We here at Vinyl Verified monitor press coverage about vinyl matters every day to ensure the facts about the material prevail throughout the public discourse.
Recently, we noticed a sudden spike in stories containing misleading and inaccurate information about “solar distortion,” a so-called phenomenon where reflected sunlight from a specific type of modern window can melt vinyl siding on nearby structures.
A closer look revealed that many of these segments were exactly the same. They featured the same script and video footage in their stories. And further research showed that a similar report containing the same misinformation was previously aired by numerous news outlets in 2015 and again in 2017.
It turns out these stations simply re-aired a pre-packaged segment provided to them by an outside organization, where reporters failed to do any original research or fact-checking of their own.
That’s not sound journalism. And when it misleads the public, it does a disservice to viewers.
We’ll take this opportunity to clarify the facts.
The Facts on Solar Distortion
Solar distortion happens when sunlight is concentrated and reflected by modern, energy efficient window panes onto a neighbor’s property. These newer windows reflect sunlight at a much higher intensity than older window designs. Heat generated by that reflection can cause damage to a wide variety of materials, including furniture, vehicles, and–under rare circumstances–vinyl siding.
The chances of solar distortion affecting your home? Extremely small. Vinyl siding has been the most popular siding option, due to its durability and affordability, for almost two decades, and only a very small fraction of houses with vinyl siding have been impacted by solar distortion. And it’s nowhere near the epidemic the press desperately wants viewers to believe.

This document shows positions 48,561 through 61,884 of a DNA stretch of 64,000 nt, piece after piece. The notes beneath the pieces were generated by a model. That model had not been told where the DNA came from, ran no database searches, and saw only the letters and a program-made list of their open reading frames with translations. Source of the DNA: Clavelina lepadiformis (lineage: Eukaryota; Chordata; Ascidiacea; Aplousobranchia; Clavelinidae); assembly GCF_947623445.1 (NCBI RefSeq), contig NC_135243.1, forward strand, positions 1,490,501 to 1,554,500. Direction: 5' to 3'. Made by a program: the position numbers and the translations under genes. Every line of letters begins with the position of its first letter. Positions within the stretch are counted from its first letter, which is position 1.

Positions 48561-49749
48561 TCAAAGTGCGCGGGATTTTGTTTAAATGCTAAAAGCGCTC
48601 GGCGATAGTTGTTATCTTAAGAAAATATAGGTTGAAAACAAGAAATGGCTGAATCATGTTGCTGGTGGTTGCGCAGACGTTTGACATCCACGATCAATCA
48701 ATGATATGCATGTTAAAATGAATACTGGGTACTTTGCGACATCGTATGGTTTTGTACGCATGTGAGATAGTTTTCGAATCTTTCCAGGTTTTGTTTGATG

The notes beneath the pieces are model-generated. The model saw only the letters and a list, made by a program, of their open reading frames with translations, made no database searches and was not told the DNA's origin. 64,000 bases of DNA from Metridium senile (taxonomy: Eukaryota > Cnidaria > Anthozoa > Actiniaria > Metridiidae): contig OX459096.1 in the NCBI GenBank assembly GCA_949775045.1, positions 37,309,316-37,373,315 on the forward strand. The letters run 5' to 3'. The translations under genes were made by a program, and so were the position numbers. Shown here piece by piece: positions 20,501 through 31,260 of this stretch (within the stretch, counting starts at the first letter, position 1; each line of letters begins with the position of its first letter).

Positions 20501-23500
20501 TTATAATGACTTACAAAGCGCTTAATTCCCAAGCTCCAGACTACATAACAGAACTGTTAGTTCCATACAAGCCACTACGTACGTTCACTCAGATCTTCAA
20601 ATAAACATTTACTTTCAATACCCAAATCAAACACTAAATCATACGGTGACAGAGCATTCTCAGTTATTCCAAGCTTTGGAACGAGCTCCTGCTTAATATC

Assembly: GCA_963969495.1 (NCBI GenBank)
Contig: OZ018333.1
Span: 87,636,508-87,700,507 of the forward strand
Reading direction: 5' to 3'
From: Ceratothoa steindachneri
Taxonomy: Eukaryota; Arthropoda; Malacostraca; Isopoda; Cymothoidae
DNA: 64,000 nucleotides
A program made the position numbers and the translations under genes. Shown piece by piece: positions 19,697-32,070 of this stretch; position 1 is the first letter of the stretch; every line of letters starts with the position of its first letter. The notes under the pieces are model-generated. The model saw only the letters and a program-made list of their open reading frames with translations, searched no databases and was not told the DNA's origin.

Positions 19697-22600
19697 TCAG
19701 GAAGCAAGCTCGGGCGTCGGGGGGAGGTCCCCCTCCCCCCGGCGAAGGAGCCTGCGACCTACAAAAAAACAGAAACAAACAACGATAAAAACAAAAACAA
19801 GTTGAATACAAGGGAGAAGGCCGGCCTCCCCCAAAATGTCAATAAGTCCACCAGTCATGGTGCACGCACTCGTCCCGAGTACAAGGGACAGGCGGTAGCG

It takes a unique and specific set of circumstances for solar distortion to impact vinyl siding. If your house has not been affected in the past, it is not likely to be affected in the future. This can change, however, if windows are replaced (either on your home or your neighbor’s) with ones that are more likely to concentrate the sunlight, or if something that blocked sunlight (like a tree) is removed.
How the Media Gets it Wrong
The important takeaway here is that this “phenomenon” is not caused in any way by vinyl siding. It’s caused by newer “low-e” windows that are installed on nearby structures where the light happens to reflect in a particular way. And that key fact is often overlooked or under-emphasized by reporters who cover this issue.
As we noted above, news stations across the country are running a pre-packaged, four-year-old report on solar distortion provided to them by Angie’s List. Angie’s List pitched the same video to news outlets back in 2015. Now media outlets are airing the exact same advertisement “story” again – without doing any fact-checking of their own. Our research shows that this exact same segment, word-for-word, ran on almost a dozen stations in 8 cities.
The segment is a recycled, air-time-filler that spends its entirety critiquing vinyl siding. And that’s odd, because Angie’s List has, in the past, touted the many benefits of vinyl on other occasions. The recent report claims there is some ambiguity as to who is at fault when windows damage vinyl siding. But in every case, the evidence is overwhelming that energy efficient windows are at fault for causing the damage.
Contractors and homeowners alike choose vinyl siding because it’s affordable, stylish, durable and efficient. Consumers deserve to have the facts about the material, instead of being subjected to misleading claims by news outlets that have done no original reporting of their own on the issue.